When Stephen Bodio was a young boy in the early ´50s, he saw an image in National Geographic that became forever etched in his mind: It was a photograph of a Kazakh nomad, dressed in a long coat and wearing a fur hat, holding a huge tame eagle on his fist. And a lifelong fascination with Central Asia was born. Mongolia, a vast country located between Siberia and China and little known to outsiders, was long under Soviet domination and inaccessible to Westerners. When it became independent in 1990, Bodio began planning a pilgrimage to see if the eagle hunters of ´´The Picture´´ had survived. A lifelong falconer himself, he longed to visit the birthplace of falconry and observe the traditions that had survived intact through the ages. His fantasy was realized when he traveled independently twice to the westernmost region of Mongolia and spent months with the people and birds of his dreams. The ancient rituals of hunting with eagles are fascinating, and the remarkable relationships these nomadic people have with their birds of prey are thrilling. With vivid prose and humor, Bodio gives life to his dreams and the people, landscapes, and animals of Mongolia that have become part of his soul. 1. Language: English. Narrator: Raymond Scully. Audio sample: http://samples.audible.de/bk/adbl/020065/bk_adbl_020065_sample.mp3. Digital audiobook in aax.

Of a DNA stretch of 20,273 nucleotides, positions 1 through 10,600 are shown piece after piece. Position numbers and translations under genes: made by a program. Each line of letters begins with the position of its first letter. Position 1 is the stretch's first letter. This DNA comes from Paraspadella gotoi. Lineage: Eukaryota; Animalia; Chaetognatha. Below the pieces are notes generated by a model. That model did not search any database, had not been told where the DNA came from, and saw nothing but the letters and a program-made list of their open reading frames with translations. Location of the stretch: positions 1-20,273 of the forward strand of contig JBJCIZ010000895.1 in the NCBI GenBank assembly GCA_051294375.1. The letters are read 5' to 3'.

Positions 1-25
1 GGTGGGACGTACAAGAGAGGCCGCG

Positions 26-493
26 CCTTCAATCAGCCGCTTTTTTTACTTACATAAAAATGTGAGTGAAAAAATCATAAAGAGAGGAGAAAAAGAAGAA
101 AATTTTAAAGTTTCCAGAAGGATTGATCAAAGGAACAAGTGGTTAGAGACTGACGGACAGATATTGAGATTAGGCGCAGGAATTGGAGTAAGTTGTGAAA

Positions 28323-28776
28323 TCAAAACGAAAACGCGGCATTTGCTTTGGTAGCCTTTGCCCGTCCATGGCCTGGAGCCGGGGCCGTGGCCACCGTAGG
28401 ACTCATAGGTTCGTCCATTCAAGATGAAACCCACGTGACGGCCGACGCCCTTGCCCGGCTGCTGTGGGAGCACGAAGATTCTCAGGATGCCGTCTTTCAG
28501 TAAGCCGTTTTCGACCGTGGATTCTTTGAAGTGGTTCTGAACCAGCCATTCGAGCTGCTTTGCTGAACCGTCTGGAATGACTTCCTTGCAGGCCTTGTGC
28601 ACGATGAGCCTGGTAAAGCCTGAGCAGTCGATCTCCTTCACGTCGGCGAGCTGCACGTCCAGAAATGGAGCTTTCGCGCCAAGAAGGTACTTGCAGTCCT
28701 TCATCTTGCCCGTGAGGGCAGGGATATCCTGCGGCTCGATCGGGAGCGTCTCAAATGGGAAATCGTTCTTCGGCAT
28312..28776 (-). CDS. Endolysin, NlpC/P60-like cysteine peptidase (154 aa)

Tad Friend, a staff writer for The New Yorker, has been contributing pieces since 1987. He writes the magazine´s Letter from California and often reports on the entertainment business. He is the author of Lost in Mongolia, a compilation of articles and essays, many of which were first published in The New Yorker.Mark Singer has been a staff writer at The New Yorker since 1974. Most recently, he has written profiles of David Milch, the creator of HBO´s Deadwood, and chef David Pasternack of Esca, who catches many of the fish he serves in his restaurant. Singer´s books include Funny Money, which first appeared The New Yorker; Mr. Personality, a collection of Profiles and Talk of the Town pieces; and Somewhere in America, a compilation of his U.S. Journal articles from the magazine. A new collection of his New Yorker pieces, Character Studies, came out in July.Elsa Walsh has been a New Yorker staff writer since 1995. She has recently contributed Profiles of Louis Freeh, Tipper Gore, and Prince Bandar. She is the author of Divided Lives: The Public and Private Struggles of Three American Women, published in 1995, which studied the lives of the television journalist Meredith Vieira, the conductor Rachael Worby, and the breast surgeon Alison Estabrook.Lawrence Wright became a staff writer for The New Yorker in 1992. His two-part article ´´Remembering Satan´´ won the National Magazine Award for Reporting in 1994, the year his book of the same title was published. He wrote the screenplay for The Siege and is the author of several other books including Saints and Sinners, God´s Favorite: A Novel, and the memoir In the New World. 1. Language: English. Narrator: uncredited. Audio sample: http://samples.audible.de/sp/nyev/000040/sp_nyev_000040_sample.mp3. Digital audiobook in aax.